Roots of language, genes will determine the behavior pattern of a child and will also affect the preferences of the human beings in applying music in forming social capital through bondage. The exact contribution of the language, evolution of anthropology, rhythm, sound structures is yet to be determined. Also it is not known how much separated gene, language and rhythm contents of a music and how the degree and nature of that separation guides a preference for music and hence attributes to the formation of social capital block of sustainability.

May be its not far, when we will find out active participation of anthropologists, neurobiologists, ethnomusicologists in the negotiation platforms of the global debates surrounding several issues of sustainability in the world arena.

Thursday, February 24, 2011


Gandhian model of sustainability which emphasizes a lot on village based development and sustainability pathways provoked thoughts on me after completion of readings of some of the research literature on life and activities of Gandhi. Though many of his experimental practices can be criticized and not accepted by my inner self but it still intrigued a cherished desire of going and travelling to villages of India in a bullock cart. My left part of the mind was associating a journey to Indian villages through bullock cart as a metaphor of a road to sustainability. But the law of association was not completely implemented. The travel to the villages with the spirit of “Mera/Humhara Gao, Mera/Humhara Desh” happened. But it was not in a bullock cart but rather in a Tata Indica.
The travel itself taught so many principles of sustainability and like always opened the real institutional schooling for me. My colleague, friend Saswata and I used to start a day’s travel in an INDICA from 9.30 a.m. in the morning that ended in the evening. While going through the well maintained highways, we found out how natural compartments of boilers have been made by villagers on the roadside. In these boilers, agri residues are being burnt to provide the heat that is used for making gur, jaggeries on the road side. Three different levels of temperature blocks are maintained where the agri residues are used to provide different levels of heating. The raw sugarcane juice is going through these three sets of heating procedure after which edible colours are mixed to form “Gurs”. The colour of the juice was changing as the pure raw sugarcane juice was passing through the three sets of treatment process at different boiling temperatures. Saswata and I had the sugarcane juice as well as the “Gur”.
Saswata came up with an idea that if the emissions from this residue burning could be reduced by burning lesser amount of agri residues. Some of the heat source from agri residues can be replaced by solar and other forms of renewable energy. The road side “Desi” “Gur” unit was having a chimney too from which emissions were coming out. I was thinking whether solar energy potential for the place is enough to generate enough heat that is required in the entire process dealing with the conversion of juice to gur. Still, had a feeling that a part of the heat energy can come from solar energy.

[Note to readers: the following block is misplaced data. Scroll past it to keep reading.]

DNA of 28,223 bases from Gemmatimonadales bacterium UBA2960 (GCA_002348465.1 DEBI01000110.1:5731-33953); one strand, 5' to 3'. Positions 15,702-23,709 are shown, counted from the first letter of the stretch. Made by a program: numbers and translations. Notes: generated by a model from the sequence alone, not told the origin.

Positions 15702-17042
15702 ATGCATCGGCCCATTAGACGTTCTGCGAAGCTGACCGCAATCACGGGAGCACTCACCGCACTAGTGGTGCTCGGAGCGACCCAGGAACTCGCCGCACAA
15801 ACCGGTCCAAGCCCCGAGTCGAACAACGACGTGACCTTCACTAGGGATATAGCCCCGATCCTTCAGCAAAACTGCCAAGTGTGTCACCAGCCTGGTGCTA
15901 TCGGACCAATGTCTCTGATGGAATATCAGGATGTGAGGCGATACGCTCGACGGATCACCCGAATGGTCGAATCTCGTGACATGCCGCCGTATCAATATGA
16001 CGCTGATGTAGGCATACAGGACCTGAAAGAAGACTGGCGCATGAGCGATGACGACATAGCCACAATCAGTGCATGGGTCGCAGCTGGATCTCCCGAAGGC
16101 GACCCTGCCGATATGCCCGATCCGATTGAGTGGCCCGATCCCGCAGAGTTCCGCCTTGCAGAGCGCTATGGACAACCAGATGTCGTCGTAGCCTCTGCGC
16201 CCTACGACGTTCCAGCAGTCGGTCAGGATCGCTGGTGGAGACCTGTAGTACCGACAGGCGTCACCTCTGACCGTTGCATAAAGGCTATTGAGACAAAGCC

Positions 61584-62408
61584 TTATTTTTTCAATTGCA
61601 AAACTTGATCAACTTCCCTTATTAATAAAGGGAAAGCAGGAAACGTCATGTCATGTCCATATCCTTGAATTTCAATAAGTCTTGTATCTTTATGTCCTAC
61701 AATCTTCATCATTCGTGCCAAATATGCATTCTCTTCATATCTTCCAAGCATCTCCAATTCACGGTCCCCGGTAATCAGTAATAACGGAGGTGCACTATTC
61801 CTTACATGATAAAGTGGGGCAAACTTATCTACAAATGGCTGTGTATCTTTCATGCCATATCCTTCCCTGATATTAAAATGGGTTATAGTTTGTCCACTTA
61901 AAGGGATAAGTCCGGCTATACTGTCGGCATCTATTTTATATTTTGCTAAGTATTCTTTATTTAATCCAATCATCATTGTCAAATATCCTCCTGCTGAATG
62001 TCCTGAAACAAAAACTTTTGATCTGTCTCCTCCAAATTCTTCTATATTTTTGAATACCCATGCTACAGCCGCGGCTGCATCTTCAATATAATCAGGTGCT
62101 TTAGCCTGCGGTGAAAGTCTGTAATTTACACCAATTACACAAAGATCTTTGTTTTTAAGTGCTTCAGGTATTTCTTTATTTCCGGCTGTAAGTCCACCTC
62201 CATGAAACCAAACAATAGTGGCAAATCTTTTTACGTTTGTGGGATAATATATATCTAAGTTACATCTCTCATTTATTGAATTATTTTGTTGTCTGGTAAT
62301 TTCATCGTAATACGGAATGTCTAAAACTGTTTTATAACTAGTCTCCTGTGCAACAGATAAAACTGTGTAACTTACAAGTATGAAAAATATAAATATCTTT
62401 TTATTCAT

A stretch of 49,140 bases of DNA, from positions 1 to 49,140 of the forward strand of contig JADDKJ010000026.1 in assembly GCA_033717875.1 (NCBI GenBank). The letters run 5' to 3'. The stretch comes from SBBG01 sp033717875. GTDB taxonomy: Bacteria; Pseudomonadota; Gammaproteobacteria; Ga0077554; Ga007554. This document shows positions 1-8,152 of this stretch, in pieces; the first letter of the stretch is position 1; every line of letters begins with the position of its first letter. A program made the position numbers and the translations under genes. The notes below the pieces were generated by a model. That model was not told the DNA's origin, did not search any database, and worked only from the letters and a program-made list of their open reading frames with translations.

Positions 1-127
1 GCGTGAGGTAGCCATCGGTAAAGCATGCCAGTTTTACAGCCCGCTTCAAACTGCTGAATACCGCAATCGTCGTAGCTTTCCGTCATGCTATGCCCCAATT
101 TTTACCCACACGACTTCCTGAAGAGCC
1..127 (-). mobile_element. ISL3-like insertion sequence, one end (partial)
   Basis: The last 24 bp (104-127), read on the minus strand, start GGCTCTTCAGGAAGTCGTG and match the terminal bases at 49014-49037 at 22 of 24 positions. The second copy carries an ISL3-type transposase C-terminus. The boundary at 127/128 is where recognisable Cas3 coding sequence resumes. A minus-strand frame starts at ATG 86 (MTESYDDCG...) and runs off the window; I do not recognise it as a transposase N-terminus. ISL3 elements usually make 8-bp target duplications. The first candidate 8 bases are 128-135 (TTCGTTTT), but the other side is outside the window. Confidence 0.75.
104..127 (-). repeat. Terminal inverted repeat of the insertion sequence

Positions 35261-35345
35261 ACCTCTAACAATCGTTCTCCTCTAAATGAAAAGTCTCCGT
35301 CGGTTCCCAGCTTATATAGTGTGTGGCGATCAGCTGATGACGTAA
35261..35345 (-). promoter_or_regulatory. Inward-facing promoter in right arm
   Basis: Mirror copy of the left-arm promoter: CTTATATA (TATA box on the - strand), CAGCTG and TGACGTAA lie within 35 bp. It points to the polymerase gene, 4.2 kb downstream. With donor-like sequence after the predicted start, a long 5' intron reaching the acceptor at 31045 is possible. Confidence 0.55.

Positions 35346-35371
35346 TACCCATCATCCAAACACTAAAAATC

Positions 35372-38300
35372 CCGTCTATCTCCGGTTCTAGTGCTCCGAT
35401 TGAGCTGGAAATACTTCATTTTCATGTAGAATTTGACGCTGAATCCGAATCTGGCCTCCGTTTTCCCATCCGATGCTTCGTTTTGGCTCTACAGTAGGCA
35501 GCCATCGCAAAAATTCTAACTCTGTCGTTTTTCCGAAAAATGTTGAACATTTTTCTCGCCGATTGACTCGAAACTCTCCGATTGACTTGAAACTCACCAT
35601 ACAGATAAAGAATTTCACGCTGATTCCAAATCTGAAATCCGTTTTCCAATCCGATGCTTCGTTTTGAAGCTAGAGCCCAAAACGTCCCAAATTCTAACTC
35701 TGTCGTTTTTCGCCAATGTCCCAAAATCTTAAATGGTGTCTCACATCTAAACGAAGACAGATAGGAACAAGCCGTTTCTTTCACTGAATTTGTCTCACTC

May be the first step of juice to gur conversion using certain amount of heat from a certain temperature (which is the lower one in the three stage process – with each subsequent stage having a higher temperature than the earlier one) can be carried out with the energy provision from renewable energy sources like solar. This can reduce the use of agri residues and can help in subsequent fall in the amount of burning of agri residues. The principle used was so simple that it made me feel that science close to nature is smooth and appealing at the same time.
Daily proceedings of a production process is also guided by the streams and principles of science that are embedded in nature itself. Often, we from the city, through our cosmopolitan, speculative and interventionist nature make the working principles complicated which are simple in the lap of the gift of nature.
We met farmers with different levels of landholding starting from 2 acres to 20 acres of land. They told us what are the crops they are growing. Crops grown are mostly rice, wheat and also in some places people have moved towards mixed farming and growing potato, flowers, cauliflowers along with rice and wheat. Most of the farmers are well off and own consumer goods like freeze, car, motorcycle. They are living in their “Pacca” ancestral houses also and getting engaged in businesses and often managing their living through sale of milk and dairy products.
Farmers lease out land and also employ labourers in their fields at wages that are determined in the panchayat/gram sabhas. There is no intervention of the panchayat in the daily farming activities. Farmers have freedom in taking their own decisions and manage farming in their own ways. There is participation of female members as well as from Schedule Cast in the Panchayat though a sense of male domination in the decision making of households, farming was felt.
The reason why I am iterating these facts are because sustainability which has the domains of social, economic and governance were addressed in a mixed way as found through the field visits. These villages in Punjab are doing well in terms of their economic, governance indicators. Gender balance also started coming in the local level governance units because of government introduced policy of woman participation at the Panchayat. However in terms of land entitlements, there is a bias. Most of the land entitlements are in the name of the male members of the family. Women are married at an early age and so the land is always in the name of a male member which is passed on to them through an ancestral lineage. So there is a scope of gender empowerment in the village society of Punjab.